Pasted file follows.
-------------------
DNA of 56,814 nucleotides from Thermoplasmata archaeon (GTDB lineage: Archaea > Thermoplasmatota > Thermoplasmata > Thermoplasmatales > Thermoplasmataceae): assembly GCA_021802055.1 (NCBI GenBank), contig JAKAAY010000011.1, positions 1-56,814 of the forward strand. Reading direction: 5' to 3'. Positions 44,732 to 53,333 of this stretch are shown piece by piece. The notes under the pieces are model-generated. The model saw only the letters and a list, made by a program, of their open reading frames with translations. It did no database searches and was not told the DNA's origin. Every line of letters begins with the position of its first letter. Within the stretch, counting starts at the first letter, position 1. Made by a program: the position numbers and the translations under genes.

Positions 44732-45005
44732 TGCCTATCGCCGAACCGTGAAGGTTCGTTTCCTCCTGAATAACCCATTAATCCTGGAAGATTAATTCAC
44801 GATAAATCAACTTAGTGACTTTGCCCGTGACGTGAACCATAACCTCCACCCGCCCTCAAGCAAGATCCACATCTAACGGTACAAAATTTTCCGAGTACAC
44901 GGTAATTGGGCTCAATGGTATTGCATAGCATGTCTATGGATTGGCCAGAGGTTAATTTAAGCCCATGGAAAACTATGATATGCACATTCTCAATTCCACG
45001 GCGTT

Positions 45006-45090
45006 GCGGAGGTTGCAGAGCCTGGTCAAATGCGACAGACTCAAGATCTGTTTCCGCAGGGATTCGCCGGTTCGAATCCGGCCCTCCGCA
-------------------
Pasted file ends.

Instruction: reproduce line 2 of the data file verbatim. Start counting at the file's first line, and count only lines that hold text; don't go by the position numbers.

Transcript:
Positions 44732-45005